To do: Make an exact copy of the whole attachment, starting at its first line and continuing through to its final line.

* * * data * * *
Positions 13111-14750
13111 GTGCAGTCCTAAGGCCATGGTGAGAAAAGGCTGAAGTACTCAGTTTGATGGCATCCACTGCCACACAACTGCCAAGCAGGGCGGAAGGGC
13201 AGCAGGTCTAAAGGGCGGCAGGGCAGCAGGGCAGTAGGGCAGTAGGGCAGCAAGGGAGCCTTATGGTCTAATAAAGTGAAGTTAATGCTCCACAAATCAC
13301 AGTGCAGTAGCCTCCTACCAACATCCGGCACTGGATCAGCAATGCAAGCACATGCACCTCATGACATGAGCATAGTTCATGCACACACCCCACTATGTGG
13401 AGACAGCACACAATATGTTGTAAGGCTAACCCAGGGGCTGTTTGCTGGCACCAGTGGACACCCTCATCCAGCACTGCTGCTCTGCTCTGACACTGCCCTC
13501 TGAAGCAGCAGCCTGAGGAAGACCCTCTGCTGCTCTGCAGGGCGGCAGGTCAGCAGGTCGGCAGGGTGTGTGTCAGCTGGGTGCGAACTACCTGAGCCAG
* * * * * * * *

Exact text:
Positions 13111-14750
13111 GTGCAGTCCTAAGGCCATGGTGAGAAAAGGCTGAAGTACTCAGTTTGATGGCATCCACTGCCACACAACTGCCAAGCAGGGCGGAAGGGC
13201 AGCAGGTCTAAAGGGCGGCAGGGCAGCAGGGCAGTAGGGCAGTAGGGCAGCAAGGGAGCCTTATGGTCTAATAAAGTGAAGTTAATGCTCCACAAATCAC
13301 AGTGCAGTAGCCTCCTACCAACATCCGGCACTGGATCAGCAATGCAAGCACATGCACCTCATGACATGAGCATAGTTCATGCACACACCCCACTATGTGG
13401 AGACAGCACACAATATGTTGTAAGGCTAACCCAGGGGCTGTTTGCTGGCACCAGTGGACACCCTCATCCAGCACTGCTGCTCTGCTCTGACACTGCCCTC
13501 TGAAGCAGCAGCCTGAGGAAGACCCTCTGCTGCTCTGCAGGGCGGCAGGTCAGCAGGTCGGCAGGGTGTGTGTCAGCTGGGTGCGAACTACCTGAGCCAG